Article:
Numerical investigation on subsurface damage in nanometric cutting of single-crystal silicon at elevated temperatures
CL Liu and X Chen and JY Ke and ZD She and JG Zhang and JF Xiao and JF Xu, JOURNAL OF MANUFACTURING PROCESSES, 68, 1060-1071 (2021).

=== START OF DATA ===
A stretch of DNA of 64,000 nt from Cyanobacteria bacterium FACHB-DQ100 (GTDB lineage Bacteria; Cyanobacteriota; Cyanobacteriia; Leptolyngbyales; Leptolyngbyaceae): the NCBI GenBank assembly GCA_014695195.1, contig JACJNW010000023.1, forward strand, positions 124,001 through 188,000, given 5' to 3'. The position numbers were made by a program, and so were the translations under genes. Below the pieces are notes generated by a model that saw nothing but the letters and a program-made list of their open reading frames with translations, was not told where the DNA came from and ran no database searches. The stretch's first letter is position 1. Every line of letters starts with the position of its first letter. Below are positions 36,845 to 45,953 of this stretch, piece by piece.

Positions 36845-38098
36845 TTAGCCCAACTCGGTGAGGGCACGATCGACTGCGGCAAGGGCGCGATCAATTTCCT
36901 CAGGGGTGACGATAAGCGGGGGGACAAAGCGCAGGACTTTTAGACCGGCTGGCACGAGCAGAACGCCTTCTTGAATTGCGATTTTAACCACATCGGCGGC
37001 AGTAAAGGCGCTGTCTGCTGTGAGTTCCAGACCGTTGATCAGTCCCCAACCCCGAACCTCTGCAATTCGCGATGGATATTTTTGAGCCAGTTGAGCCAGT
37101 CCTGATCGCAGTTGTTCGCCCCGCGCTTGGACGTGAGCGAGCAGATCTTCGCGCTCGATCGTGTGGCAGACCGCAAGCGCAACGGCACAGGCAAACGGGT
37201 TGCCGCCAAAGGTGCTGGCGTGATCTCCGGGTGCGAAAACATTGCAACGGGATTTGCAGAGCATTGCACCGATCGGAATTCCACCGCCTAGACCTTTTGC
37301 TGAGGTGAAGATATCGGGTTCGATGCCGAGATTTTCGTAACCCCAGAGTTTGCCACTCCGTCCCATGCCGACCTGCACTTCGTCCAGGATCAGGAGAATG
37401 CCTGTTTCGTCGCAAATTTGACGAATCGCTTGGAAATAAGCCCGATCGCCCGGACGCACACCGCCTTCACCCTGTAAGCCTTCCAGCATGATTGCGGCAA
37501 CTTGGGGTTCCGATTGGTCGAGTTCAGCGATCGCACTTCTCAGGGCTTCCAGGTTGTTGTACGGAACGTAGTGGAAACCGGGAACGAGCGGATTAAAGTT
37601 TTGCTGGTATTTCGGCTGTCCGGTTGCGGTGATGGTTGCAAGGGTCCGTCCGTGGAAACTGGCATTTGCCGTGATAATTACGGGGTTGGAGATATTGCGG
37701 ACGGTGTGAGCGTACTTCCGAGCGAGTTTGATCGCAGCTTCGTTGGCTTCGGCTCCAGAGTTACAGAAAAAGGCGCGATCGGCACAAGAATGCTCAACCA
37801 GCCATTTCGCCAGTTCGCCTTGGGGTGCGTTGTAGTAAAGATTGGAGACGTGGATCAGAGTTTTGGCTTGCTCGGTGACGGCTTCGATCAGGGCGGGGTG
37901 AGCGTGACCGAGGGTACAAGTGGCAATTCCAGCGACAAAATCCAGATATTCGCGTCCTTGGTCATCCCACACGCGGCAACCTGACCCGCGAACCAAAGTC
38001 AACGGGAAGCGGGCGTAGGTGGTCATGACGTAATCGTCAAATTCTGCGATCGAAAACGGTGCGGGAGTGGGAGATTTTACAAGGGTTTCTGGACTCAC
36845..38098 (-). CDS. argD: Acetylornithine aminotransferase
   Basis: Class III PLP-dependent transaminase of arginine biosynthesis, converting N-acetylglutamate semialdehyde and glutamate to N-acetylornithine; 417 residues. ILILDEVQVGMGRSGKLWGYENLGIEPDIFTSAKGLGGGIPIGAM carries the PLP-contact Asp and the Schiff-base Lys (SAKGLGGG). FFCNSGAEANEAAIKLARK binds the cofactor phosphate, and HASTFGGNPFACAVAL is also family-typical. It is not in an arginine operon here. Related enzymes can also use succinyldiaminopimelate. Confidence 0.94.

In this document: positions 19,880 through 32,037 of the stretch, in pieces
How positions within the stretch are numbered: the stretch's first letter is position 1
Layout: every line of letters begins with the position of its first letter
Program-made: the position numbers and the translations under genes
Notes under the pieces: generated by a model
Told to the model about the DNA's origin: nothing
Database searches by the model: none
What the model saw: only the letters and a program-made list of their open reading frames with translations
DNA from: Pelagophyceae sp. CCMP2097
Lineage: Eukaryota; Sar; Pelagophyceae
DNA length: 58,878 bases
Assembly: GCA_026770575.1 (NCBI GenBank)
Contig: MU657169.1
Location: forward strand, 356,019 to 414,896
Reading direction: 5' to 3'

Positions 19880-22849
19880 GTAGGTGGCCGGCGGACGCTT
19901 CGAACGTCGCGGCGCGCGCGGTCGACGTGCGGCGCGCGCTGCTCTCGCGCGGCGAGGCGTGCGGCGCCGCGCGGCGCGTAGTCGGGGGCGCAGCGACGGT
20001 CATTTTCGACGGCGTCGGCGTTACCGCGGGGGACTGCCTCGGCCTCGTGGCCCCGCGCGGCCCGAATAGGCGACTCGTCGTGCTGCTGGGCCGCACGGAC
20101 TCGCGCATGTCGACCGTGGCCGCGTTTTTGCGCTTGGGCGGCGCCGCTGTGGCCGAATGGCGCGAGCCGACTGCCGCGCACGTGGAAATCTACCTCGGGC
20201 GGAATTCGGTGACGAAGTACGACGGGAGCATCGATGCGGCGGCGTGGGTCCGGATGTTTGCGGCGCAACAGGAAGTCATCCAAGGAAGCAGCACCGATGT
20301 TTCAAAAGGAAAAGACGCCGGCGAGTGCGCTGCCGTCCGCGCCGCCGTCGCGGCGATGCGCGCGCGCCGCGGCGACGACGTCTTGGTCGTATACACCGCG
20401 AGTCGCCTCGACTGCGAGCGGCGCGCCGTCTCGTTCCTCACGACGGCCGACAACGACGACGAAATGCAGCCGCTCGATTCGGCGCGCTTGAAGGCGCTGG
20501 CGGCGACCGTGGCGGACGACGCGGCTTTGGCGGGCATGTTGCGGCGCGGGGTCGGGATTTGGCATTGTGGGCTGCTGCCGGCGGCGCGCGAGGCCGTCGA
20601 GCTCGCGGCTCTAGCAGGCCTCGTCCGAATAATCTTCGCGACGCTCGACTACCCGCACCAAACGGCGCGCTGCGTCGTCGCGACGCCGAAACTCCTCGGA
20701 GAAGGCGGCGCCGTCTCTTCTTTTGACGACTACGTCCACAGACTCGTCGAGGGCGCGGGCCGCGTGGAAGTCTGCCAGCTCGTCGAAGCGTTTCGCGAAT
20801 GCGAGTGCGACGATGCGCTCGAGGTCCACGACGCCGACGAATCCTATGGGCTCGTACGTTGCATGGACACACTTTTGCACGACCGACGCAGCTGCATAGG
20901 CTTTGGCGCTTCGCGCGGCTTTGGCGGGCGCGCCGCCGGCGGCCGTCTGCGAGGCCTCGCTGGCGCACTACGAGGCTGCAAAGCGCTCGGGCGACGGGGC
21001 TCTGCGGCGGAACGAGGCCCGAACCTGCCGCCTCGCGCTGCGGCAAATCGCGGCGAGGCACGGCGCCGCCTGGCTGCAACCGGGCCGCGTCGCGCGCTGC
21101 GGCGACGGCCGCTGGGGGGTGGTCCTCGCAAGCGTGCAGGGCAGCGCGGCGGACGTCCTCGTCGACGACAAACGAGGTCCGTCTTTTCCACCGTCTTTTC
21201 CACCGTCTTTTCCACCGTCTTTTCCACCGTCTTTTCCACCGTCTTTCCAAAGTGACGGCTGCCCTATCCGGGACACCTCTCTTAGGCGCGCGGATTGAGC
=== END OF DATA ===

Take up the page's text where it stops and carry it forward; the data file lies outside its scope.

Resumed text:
Achieving nanometric surface on single-crystal silicon is important for semiconductor and optoelectronics industries. In recent years, thermal assisted machining (hot machining) raises as an effective technique for highquality surface fabrication of single-crystal silicon. However, the formation mechanism of the subsurface damage at elevated cutting temperatures is still unclear. In this paper, molecular dynamics simulation and cutting experiments were conducted to study the subsurface damage evolution in single-crystal silicon at elevated cutting temperatures. The cutting mechanism and behavior of the amorphous phase were investigated. The results indicate that with an increase of the cutting temperature, the subsurface damage can be greatly suppressed and the cutting mechanism can be distinct with ordinary cutting. Furthermore, the lubricant effect of the amorphous layer and the recrystallization process are determined as two important reasons for suppression of the subsurface damage at high cutting temperature. The lubricant effect reduces the deformation of the crystal substrate and decreases the frictional coefficient during cutting. While the recrystallization mainly occurs before the compressive stress decrease to zero, which causes point-like subsurface damage and thinner amorphous layer on the machined surface.
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